Rosemary, Leek, and Cream Cheese Mashed Potatoes (2 servings)
2 large potatoes, scrubbed clean (and peeled, if you prefer) and cut into 1 inch pieces
1-2 Tbsp. cream cheese
1-2 Tbsp. veggie broth
1 Tbsp. Earth Balance butter substitute. (Feel free to use real butter.)
1 Tbsp. fresh rosemary, chopped
1 leek, thinly sliced
Salt and pepper to taste

Chop up your leeks and rosemary. Be sure to put the leeks in a colander and rinse thoroughly after chopping — dirt could be stuck between the layers.

Dice up your potatoes and stick them in a saucepan. Add cold water until potatoes are completely covered. Bring to a boil, then reduce heat and simmer, covered, 15-20 minutes or until done. Done = you can easily stick a fork through the potatoes.

While your potatoes are cooking, get a sauté pan and add a little bit of olive oil, or whatever oil you’ve got laying around. Turn heat to medium and add leeks and rosemary. Sauté, stirring frequently, until leeks are soft (just a few minutes). Remove from heat.

When your potatoes are done, drain the water from your pan and transfer potatoes to a large mixing bowl. Add 1 Tbsp. each of the broth, cream cheese, and butter, and mix with a hand mixer or mash with a potato masher — whatever floats your boat. I like to use the mixer because I’m lazy like that. Possibly the reason why Michelle Obama-like arms are always out of my reach. Sorry — tangent. Seriously, though, I would kill for those arms!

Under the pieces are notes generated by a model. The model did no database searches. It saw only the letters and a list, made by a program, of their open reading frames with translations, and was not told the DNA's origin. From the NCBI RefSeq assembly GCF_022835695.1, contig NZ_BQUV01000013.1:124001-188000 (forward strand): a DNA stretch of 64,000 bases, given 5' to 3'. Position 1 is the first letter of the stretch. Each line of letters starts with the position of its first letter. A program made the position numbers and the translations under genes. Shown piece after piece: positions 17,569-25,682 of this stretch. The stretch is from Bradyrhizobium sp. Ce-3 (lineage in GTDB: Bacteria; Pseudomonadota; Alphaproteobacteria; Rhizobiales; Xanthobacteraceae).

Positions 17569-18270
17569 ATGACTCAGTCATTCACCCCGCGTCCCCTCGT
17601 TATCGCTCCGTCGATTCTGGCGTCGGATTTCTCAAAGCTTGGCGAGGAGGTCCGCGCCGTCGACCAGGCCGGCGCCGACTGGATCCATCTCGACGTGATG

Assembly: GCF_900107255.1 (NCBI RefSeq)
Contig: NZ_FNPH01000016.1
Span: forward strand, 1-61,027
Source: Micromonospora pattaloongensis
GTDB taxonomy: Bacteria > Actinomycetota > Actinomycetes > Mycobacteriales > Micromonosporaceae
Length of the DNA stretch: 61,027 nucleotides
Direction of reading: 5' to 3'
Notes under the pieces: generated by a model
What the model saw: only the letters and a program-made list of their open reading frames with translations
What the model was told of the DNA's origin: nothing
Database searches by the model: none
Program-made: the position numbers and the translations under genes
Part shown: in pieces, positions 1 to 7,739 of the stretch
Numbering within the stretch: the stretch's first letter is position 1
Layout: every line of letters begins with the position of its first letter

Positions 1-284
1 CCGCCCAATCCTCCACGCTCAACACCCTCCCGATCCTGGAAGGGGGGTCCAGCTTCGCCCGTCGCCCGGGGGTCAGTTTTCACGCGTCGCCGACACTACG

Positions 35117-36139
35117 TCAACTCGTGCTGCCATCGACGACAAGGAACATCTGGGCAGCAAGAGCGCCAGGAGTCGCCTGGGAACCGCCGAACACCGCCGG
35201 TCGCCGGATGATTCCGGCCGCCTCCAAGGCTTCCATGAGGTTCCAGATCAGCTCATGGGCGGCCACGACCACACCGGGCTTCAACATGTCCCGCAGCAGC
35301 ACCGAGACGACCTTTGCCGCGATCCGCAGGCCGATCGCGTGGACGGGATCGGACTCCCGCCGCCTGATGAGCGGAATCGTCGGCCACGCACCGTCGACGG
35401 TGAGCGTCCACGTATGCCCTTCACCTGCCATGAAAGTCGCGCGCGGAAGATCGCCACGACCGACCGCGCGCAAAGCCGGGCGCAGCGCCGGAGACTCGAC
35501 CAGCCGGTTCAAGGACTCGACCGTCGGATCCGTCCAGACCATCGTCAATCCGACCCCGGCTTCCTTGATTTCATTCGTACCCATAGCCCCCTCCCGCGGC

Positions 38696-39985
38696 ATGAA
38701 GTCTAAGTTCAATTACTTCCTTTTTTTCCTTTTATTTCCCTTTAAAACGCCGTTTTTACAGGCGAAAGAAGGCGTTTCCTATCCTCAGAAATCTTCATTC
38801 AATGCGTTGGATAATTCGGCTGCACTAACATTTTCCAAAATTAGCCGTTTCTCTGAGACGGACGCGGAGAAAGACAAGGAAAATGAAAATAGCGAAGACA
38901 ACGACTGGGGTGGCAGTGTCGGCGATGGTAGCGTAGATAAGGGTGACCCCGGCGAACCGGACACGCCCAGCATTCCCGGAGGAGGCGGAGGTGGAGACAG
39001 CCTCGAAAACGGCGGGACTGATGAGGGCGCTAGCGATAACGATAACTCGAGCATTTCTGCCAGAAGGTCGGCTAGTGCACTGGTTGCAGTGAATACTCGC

Anyway, back to the potatoes.

Once you’ve mixed everything, taste to see if it is creamy enough and flavorful enough. Feel free to add more of the cream cheese, broth, or butter — whatever it needs. Season with freshly ground salt and pepper.

Once you are satisfied with the taste and consistency, add your leeks and rosemary, and mix in with a fork.

Serve piping hot, and enjoy this satisfying dose of comfort food.